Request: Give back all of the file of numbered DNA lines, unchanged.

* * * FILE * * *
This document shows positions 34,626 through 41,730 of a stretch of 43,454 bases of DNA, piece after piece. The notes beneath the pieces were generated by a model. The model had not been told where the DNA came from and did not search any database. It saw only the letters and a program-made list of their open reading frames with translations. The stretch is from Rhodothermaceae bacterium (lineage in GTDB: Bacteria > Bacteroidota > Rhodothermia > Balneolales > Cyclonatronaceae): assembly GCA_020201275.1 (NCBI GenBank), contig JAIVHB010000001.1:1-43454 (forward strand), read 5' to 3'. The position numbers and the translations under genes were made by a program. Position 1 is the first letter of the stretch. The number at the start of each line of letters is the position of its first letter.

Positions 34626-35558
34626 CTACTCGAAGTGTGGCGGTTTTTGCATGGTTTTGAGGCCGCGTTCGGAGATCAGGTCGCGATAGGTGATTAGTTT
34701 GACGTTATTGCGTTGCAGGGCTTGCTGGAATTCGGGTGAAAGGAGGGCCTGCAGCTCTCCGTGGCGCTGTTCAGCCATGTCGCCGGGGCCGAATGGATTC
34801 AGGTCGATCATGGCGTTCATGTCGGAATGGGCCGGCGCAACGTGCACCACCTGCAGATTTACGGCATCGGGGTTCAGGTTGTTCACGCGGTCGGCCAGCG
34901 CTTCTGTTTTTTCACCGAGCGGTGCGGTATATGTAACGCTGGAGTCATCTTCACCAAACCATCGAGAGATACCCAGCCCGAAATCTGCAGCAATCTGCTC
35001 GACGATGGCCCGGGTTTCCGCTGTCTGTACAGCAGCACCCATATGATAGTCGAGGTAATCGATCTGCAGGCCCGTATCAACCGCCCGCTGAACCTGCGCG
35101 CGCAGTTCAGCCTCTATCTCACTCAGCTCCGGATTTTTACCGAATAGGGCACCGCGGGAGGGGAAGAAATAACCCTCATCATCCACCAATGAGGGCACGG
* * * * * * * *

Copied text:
This document shows positions 34,626 through 41,730 of a stretch of 43,454 bases of DNA, piece after piece. The notes beneath the pieces were generated by a model. The model had not been told where the DNA came from and did not search any database. It saw only the letters and a program-made list of their open reading frames with translations. The stretch is from Rhodothermaceae bacterium (lineage in GTDB: Bacteria > Bacteroidota > Rhodothermia > Balneolales > Cyclonatronaceae): assembly GCA_020201275.1 (NCBI GenBank), contig JAIVHB010000001.1:1-43454 (forward strand), read 5' to 3'. The position numbers and the translations under genes were made by a program. Position 1 is the first letter of the stretch. The number at the start of each line of letters is the position of its first letter.

Positions 34626-35558
34626 CTACTCGAAGTGTGGCGGTTTTTGCATGGTTTTGAGGCCGCGTTCGGAGATCAGGTCGCGATAGGTGATTAGTTT
34701 GACGTTATTGCGTTGCAGGGCTTGCTGGAATTCGGGTGAAAGGAGGGCCTGCAGCTCTCCGTGGCGCTGTTCAGCCATGTCGCCGGGGCCGAATGGATTC
34801 AGGTCGATCATGGCGTTCATGTCGGAATGGGCCGGCGCAACGTGCACCACCTGCAGATTTACGGCATCGGGGTTCAGGTTGTTCACGCGGTCGGCCAGCG
34901 CTTCTGTTTTTTCACCGAGCGGTGCGGTATATGTAACGCTGGAGTCATCTTCACCAAACCATCGAGAGATACCCAGCCCGAAATCTGCAGCAATCTGCTC
35001 GACGATGGCCCGGGTTTCCGCTGTCTGTACAGCAGCACCCATATGATAGTCGAGGTAATCGATCTGCAGGCCCGTATCAACCGCCCGCTGAACCTGCGCG
35101 CGCAGTTCAGCCTCTATCTCACTCAGCTCCGGATTTTTACCGAATAGGGCACCGCGGGAGGGGAAGAAATAACCCTCATCATCCACCAATGAGGGCACGG